The red and gold flowers proliferate from early spring. The blooms have a copper glow really dazzles.
The evergreen leaves of Warley Epimedium have a red blush on emergence in spring, aging to deep green over summer, then turning a handsome bronze for winter. It makes a fantastic ground cover with a slow and steady pace.
This cross was discovered growing in a garden in the 1930’s, a naturally occurring cross in Ellen Willmot's garden in Warley Place, Essex, England. The plants are self fertile, so if you are growing a few different types, any seedlings that pop up will be all new, who knows one day you may have one named after you! This is a cross of E. alpinum and E. pinnatum subsp. colchicum.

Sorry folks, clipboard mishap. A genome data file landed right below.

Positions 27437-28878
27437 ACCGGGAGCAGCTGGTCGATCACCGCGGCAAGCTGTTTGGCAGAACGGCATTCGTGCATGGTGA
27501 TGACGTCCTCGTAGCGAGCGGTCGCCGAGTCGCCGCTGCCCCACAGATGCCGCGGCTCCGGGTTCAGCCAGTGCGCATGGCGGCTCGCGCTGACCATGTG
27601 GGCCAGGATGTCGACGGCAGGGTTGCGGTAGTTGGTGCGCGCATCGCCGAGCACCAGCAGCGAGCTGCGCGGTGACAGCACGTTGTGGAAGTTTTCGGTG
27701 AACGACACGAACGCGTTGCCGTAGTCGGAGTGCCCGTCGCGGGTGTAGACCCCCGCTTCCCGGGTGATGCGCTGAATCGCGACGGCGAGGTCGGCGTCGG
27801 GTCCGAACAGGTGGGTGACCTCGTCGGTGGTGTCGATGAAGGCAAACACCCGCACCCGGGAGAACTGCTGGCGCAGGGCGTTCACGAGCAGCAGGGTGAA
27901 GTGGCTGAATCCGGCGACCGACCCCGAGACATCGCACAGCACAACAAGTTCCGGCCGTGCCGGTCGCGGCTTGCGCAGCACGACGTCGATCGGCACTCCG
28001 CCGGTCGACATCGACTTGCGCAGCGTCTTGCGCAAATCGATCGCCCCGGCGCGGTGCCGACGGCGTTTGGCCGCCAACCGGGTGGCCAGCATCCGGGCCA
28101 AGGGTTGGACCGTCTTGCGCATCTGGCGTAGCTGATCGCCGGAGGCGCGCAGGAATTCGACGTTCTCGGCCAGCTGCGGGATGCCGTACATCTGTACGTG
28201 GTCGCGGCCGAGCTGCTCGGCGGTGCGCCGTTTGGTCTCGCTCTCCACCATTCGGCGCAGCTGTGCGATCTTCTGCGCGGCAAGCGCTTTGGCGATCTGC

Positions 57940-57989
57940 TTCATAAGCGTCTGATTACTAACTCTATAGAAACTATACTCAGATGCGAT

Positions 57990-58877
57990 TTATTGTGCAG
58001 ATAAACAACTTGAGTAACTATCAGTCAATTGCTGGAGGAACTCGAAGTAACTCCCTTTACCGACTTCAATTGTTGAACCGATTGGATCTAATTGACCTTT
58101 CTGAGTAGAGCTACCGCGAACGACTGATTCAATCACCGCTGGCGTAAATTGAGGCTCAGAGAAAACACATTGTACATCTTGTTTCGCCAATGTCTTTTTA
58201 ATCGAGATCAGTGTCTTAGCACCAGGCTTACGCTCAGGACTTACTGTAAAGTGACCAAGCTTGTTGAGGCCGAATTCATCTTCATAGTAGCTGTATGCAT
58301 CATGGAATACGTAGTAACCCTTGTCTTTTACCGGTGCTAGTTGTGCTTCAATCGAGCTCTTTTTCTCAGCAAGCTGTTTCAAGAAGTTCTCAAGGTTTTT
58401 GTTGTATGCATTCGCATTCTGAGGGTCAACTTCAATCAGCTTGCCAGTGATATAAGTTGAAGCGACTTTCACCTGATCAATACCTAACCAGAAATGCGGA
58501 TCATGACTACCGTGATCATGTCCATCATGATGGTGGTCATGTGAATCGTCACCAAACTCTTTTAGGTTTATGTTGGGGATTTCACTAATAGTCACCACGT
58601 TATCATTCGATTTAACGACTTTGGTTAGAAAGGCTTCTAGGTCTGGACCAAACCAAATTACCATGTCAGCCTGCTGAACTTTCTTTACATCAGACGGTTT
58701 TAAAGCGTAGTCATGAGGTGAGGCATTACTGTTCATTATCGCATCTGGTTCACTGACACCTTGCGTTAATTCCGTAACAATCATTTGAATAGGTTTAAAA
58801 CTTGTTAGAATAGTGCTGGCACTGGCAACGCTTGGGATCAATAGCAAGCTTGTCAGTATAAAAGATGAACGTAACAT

Epimediums have a lot to offer, and the prosper in the most inhospitable of conditions, dry shade. They are clump forming, rhizomatous perennials native to woodland areas. They grow best in humus rich, well drained soils. Plant in a part shade to filtered light position.
Epimediums are good for planting beneath trees or shrubs such as Hydrangeas, in shaded borders, as shady ground covers or, in well cared for pots.
Fertilise and mulch Epimediums in winter, they love the soil to be rich in composting leaves so don't hold back with dumping them on when they fall in autumn. They spread by underground rhizomes, at a moderate rate, it is no brute. Divide your Epimedium clumps every 3-5 years and don’t forget to protect new foliage from the threat of slugs and snails.
Cut back your Epimedium foliage late winter or spring, to allow the new leaves and flowers to shine, just as you would a Hellebore/Winter Rose.
Epimediums are also known as Bishop’s Hats and Horny Goat Weed.